Find out what NNWI has been campaigning for. Our Chairman, Tim Yeo, regularly comments on the issues of the day and writes on the long-term landscape for nuclear energy across Europe.
Cutting the costs of new nuclear
The Green New Deal launched recently by the Democrats shows at least some American politicians support urgent action to address climate change.
The Deal sets a challenging target of cutting carbon emissions by 60% by 2030. It envisages ending the use of fossil fuels and abandoning nuclear energy.
Coming soon after the collapse of plans for two new nuclear plants in Britain this is a warning that in the West the nuclear energy industry is struggling for survival.
Strangely it is happening when concern about climate change is intensifying. There is a growing consensus that the goals in the 2015 Paris Accord need to be made more ambitious, even though few countries are on track to meet their existing commitments.
It is perverse to rule out the only secure source of dispatchable low carbon baseload electricity. Nobody knows when low cost, long term, flexible energy storage will be widely available.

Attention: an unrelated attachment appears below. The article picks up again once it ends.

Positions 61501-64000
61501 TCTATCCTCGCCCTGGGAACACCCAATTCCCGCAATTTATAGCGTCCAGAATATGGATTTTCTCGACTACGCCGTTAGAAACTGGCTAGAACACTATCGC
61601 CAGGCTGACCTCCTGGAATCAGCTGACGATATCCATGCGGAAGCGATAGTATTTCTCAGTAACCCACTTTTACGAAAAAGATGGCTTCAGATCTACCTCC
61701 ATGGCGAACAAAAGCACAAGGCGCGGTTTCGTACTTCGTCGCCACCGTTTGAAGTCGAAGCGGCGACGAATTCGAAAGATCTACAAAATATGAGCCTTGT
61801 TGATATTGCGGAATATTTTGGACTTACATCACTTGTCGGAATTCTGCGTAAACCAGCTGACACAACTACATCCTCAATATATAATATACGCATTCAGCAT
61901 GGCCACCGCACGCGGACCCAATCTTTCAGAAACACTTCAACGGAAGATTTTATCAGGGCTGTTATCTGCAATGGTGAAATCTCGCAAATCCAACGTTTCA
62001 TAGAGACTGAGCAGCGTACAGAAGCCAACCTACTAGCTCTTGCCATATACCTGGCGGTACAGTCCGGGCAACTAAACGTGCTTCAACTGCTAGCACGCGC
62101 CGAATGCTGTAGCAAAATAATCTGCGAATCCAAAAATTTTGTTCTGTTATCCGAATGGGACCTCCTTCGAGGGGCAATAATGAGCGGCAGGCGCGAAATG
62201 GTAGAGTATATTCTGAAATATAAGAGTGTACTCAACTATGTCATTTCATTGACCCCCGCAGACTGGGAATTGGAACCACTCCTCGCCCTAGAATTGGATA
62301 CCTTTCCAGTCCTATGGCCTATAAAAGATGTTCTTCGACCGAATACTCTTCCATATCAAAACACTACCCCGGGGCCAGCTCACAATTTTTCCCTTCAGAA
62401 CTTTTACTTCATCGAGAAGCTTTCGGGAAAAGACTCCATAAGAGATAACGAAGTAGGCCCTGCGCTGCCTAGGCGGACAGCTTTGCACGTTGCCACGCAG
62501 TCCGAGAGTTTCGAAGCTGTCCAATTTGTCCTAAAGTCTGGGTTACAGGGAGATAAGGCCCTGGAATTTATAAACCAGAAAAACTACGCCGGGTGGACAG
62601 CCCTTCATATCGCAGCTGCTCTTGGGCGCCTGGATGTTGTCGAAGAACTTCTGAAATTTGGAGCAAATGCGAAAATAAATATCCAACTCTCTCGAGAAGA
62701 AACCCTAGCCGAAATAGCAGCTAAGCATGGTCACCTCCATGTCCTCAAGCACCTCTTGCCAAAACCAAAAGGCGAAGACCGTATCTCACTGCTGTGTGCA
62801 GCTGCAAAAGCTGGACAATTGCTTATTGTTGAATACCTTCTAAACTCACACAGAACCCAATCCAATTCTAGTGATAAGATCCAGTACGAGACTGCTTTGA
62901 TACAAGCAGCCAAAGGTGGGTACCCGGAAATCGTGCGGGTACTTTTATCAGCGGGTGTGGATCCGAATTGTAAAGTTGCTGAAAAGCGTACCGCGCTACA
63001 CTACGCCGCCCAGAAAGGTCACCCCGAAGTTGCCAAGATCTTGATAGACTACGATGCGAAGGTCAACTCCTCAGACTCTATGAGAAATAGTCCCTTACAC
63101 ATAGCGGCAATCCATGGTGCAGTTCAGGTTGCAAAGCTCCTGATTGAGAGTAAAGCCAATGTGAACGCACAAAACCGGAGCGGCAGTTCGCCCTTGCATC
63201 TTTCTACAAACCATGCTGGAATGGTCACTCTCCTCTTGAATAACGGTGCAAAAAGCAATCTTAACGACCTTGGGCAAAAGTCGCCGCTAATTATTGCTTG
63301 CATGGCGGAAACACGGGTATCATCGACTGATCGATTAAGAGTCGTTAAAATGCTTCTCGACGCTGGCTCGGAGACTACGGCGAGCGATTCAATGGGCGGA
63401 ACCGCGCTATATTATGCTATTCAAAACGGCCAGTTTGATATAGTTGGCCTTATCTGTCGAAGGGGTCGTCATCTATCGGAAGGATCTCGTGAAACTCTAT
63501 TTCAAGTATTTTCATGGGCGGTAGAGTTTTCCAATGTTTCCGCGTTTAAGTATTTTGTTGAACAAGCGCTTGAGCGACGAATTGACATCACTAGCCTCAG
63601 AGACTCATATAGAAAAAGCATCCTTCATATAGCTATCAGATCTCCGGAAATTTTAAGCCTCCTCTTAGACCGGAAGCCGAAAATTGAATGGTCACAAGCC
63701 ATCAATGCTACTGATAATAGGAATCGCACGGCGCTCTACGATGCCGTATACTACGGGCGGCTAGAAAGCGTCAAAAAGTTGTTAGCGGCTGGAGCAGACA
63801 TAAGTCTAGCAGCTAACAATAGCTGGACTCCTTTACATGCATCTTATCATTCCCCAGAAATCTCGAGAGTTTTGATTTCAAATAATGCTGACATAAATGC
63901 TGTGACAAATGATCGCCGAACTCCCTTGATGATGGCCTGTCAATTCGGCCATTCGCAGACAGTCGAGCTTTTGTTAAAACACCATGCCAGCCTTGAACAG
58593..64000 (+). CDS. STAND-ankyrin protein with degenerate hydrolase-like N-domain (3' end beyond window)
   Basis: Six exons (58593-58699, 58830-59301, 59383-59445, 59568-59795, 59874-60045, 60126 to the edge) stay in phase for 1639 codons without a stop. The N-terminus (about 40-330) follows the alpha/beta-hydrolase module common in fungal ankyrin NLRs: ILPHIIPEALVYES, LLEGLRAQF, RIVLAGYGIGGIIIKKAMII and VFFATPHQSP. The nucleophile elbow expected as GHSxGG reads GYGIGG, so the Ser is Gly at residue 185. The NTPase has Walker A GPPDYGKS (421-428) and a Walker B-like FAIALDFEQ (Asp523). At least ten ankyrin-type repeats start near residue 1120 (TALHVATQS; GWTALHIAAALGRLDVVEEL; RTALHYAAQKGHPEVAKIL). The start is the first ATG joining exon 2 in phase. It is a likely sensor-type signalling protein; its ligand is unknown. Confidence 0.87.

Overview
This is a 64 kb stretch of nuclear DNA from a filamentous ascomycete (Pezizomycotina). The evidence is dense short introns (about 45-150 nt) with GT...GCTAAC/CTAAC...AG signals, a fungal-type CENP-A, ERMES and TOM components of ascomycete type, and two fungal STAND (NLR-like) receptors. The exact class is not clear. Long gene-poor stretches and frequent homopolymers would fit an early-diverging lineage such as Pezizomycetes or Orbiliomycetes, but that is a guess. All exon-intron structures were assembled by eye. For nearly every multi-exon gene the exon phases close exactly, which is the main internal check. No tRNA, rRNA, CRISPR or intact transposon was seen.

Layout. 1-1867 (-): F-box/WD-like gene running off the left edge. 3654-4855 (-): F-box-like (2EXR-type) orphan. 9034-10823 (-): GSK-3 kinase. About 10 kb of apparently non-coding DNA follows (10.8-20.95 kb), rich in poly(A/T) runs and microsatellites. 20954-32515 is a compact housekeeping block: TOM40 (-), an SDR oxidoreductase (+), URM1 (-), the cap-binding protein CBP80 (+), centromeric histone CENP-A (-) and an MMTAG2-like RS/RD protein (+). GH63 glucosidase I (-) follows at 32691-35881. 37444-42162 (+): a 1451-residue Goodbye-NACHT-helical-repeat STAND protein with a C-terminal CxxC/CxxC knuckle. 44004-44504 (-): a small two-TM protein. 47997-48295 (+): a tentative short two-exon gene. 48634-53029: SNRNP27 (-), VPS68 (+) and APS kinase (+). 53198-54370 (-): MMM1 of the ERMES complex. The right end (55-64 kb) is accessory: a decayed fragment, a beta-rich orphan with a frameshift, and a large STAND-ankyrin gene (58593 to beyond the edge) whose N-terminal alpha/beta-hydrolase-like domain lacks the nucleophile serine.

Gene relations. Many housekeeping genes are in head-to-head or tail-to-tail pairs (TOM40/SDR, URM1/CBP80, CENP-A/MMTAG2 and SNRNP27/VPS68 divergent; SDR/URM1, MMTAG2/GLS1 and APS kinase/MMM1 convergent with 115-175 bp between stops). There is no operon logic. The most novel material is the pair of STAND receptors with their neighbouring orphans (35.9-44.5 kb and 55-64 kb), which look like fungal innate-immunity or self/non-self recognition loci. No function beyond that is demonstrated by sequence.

Without it there’s a limit to how far a modern economy can rely on intermittent renewables for its electricity. Making policy on the basis that abundant storage capacity is just round the corner is reckless.
But what seems at first glance to be an existential threat to the nuclear industry is an opportunity for Britain to drive energy prices done.
Until recently the new plants at Wylfa and Moorside were to be built by different companies using different technologies. Now the sites can be offered as a single package.
Both are approved for nuclear installations and supported by local communities keen for the infrastructure which the development will bring. Trade unions also like the well paid jobs which nuclear reactors provide in the region.
The government should invite tenders for the construction of five plants to produce more than 6 GW of capacity. Five reactors of similar design will cost very much less than five times the cost of one.
EDF has its hands full with the construction of Hinkley, where by all accounts good progress is being made, and later with Sizewell where its plans are moving ahead.
That leaves the most credible vendors likely to be from Russia, China and Korea. Each would love to show off their wares and know that successful operation here will ease entry into other markets.
Political issues would have to be addressed but the prize for developers is big enough to enable the government to drive a hard bargain on management control as well as price.
Onerous operational conditions could be applied to ensure that the reactors functioned at all times in the national interest.
On top of the Office of Nuclear Regulation’s stringent safety requirements the government could insist on sensitive control mechanisms being manufactured by a trusted British company.